Evangelical Writer: Christians Can Win the Culture Wars By Having More Kids! June 19, 2020

Evangelical Writer: Christians Can Win the Culture Wars By Having More Kids!

Conservative Christians have been in deep despair this week, ever since the Supreme Court issued a 6-3 decision saying anti-discrimination laws that protect employees on the basis of “sex” apply to gay and transgender people, too. (The question of whether an employer’s religious beliefs can override those rules has been kicked down the road.)

Kevin DeYoung, a writer for The Gospel Coalition, is one of those people very concerned about this shift in the culture, where even two conservative justices could side with the Court’s liberals.

But don’t worry! He has a plan to beat the system!

Evangelicals just need to have lots of children and raise them to be “culture warriors.” That will solve everything!

This is actually one of the oldest evangelistic tactics in the book — we’ll outbreed everyone! — but DeYoung writes about it in a way that makes it seem like his clan is desperately grasping at straws to stay relevant:

Here’s a culture war strategy conservative Christians should get behind: have more children and disciple them like crazy. Strongly consider having more children than you think you can handle. You don’t have to be a fertility maximalist to recognize that children are always lauded as a blessing in the Bible. Maybe on another occasion I’ll write about the triumph of birth control in the 20th century and how it happened with little theological reflection from the church, but for now let me at least nudge you in the direction of John Frame: “It seems to me that birth control is permissible in many situations, but it bears a high burden of proof. It can be a responsible choice, but is probably overused”…

The future belongs to the fecund. It’s time for happy warriors who seek to “renew the city” and “win the culture war” by investing in their local church, focusing on the family, and bringing the kingdom to bear on the world, one baby at a time.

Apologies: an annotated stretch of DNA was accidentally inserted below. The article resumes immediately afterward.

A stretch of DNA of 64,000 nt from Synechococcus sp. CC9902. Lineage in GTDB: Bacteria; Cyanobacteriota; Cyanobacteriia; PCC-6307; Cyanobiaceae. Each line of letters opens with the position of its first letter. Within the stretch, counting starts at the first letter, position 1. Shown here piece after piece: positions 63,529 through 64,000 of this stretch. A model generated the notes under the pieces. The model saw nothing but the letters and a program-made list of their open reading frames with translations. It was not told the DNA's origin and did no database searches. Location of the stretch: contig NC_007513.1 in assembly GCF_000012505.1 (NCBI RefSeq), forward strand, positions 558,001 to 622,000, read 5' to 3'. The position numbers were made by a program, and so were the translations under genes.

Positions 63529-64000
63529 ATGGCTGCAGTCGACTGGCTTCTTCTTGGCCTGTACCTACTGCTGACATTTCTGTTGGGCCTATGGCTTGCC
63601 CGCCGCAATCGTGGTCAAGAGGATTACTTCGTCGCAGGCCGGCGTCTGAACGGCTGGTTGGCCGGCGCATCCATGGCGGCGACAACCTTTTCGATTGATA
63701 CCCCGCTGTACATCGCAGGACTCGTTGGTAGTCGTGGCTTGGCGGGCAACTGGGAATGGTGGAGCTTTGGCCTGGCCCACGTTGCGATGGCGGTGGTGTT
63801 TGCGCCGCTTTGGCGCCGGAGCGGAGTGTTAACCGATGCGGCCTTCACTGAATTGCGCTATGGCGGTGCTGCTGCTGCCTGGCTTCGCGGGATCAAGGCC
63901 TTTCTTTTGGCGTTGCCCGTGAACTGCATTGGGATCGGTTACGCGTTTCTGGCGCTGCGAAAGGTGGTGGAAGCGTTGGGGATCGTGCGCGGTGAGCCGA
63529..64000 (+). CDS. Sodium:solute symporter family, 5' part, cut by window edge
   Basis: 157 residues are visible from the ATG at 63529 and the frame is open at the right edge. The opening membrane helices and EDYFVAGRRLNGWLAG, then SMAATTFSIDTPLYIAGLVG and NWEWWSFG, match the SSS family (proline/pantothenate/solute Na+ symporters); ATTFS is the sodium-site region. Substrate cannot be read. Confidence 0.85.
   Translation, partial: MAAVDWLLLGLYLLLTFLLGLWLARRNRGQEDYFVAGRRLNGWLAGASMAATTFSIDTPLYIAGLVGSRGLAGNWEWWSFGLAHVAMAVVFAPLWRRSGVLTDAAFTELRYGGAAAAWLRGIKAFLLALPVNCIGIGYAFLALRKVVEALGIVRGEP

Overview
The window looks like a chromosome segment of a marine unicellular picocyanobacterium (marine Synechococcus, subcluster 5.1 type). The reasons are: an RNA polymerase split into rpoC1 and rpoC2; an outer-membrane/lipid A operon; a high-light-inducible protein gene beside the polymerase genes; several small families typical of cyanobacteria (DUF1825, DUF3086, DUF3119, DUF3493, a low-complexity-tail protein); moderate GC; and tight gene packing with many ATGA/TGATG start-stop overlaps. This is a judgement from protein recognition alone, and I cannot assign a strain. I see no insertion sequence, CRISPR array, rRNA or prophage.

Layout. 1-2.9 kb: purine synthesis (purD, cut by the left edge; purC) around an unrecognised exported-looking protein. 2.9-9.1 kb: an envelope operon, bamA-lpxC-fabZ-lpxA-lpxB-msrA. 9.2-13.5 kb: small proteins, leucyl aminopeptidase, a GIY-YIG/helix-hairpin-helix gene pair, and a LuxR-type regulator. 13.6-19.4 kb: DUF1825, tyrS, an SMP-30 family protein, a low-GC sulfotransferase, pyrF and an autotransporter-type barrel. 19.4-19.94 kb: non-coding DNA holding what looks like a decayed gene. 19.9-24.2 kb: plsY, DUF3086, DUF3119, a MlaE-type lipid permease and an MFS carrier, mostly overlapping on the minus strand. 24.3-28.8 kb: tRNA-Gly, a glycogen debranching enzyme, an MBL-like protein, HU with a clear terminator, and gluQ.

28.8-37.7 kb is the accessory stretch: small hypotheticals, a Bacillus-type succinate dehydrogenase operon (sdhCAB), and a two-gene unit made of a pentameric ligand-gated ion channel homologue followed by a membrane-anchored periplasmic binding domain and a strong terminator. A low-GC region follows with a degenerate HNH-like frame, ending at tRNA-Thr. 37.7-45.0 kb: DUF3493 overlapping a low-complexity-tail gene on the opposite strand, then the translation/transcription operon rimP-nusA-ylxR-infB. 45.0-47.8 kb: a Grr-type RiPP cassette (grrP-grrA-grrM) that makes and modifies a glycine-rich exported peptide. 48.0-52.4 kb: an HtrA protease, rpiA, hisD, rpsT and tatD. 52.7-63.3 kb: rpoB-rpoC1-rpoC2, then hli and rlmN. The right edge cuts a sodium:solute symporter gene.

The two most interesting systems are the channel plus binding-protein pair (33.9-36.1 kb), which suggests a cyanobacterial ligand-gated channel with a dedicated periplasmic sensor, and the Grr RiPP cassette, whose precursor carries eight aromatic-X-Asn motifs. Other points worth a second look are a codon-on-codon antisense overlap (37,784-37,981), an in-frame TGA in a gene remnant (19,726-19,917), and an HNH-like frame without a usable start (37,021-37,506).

It’s difficult to underscore just how terrible this “advice” really is.

First off, not every woman is healthy enough, mentally or physically, to have children at all, much less as many as she can possibly bear. Nor can every marriage handle the added stress that come with having children. (I doubt the environmental effects of having more children are of any concern to DeYoung’s crowd, but that is nonetheless a valid reason to consider having fewer, if any, children.)

And while humans have been having children in less than ideal financial conditions since the beginning of time, the costs of raising a family — and possibly having them grow up in poverty — cannot be trivialized. Neither can the stress of having older children act as surrogate parents for the younger ones because the actual parents are too overwhelmed.

Perhaps the most important — and obvious — challenge to his idea is that children don’t always grow up to be carbon copies of their parents (ask me how I know). They develop their own values. They may “rebel” in ways that involve ditching their parents’ religious label. In many cases, they end up swinging in the exact opposite direction:

Forcing more kids under a fundamentalist Christian umbrella will inevitably create at least a couple of very vocal atheists.

If the only reason you’re having children is because you hope and pray they’ll grow up to be as bigoted as you are, please don’t have kids. You’re doing it wrong.

DeYoung’s ideas are hardly original, but they come off as a desperate plea from someone who knows he’s on the losing side of history. He’s starting to understand just how unattractive his values — the ones that favor discrimination against the LGBTQ community, in particular — are to the rest of the world, so he thinks breeding new disciples is the only way to grow his community.

That’s because he knows he can’t persuade people who can think for themselves.

On a side note, the image used with DeYoung’s article is a painting of a classroom at the University of Bologna in the 14th century.

Even in that Laurentius de Voltolina painting, you can see students chatting, reading, daydreaming, and just plain looking bored.

It’s like DeYoung is making our point for us. 

(Top image via Shutterstock)

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